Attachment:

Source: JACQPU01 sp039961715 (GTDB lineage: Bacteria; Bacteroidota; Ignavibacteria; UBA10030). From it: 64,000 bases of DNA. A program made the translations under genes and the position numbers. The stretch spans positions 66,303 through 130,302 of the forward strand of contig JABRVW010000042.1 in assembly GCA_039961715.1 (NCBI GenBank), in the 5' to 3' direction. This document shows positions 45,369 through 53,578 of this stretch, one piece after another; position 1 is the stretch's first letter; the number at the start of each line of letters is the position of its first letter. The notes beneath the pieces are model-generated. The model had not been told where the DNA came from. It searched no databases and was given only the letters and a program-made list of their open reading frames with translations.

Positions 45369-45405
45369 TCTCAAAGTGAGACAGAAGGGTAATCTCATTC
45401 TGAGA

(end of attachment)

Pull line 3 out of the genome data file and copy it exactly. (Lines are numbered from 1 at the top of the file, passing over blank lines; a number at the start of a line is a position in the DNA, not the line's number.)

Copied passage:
45369 TCTCAAAGTGAGACAGAAGGGTAATCTCATTC